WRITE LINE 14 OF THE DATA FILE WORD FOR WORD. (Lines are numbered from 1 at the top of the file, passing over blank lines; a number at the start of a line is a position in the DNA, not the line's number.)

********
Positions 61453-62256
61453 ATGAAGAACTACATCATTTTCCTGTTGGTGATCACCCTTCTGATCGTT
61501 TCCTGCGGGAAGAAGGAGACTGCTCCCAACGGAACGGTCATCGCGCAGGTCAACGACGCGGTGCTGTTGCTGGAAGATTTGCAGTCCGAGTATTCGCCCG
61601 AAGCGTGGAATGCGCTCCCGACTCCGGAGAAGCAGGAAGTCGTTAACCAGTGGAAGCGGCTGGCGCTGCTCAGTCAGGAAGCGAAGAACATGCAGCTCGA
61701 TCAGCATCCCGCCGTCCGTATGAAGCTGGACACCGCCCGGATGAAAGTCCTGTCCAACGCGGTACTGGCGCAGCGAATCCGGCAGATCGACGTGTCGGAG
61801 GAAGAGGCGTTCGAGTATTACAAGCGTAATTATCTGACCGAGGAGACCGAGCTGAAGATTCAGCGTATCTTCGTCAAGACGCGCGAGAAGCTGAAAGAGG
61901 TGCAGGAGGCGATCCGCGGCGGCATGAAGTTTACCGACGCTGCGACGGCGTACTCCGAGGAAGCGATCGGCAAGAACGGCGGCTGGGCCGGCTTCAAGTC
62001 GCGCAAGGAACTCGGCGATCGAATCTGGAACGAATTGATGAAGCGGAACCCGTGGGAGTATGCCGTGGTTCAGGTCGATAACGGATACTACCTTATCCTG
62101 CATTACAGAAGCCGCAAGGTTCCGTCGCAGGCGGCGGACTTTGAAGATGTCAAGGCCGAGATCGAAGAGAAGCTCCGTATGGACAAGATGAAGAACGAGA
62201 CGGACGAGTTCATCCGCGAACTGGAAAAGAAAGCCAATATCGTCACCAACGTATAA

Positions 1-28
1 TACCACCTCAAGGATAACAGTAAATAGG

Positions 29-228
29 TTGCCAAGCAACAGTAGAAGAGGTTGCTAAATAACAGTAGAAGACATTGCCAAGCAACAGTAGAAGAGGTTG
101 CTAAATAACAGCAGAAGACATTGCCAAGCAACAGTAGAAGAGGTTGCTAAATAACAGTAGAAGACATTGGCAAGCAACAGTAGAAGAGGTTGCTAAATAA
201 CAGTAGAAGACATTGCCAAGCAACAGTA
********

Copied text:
29 TTGCCAAGCAACAGTAGAAGAGGTTGCTAAATAACAGTAGAAGACATTGCCAAGCAACAGTAGAAGAGGTTG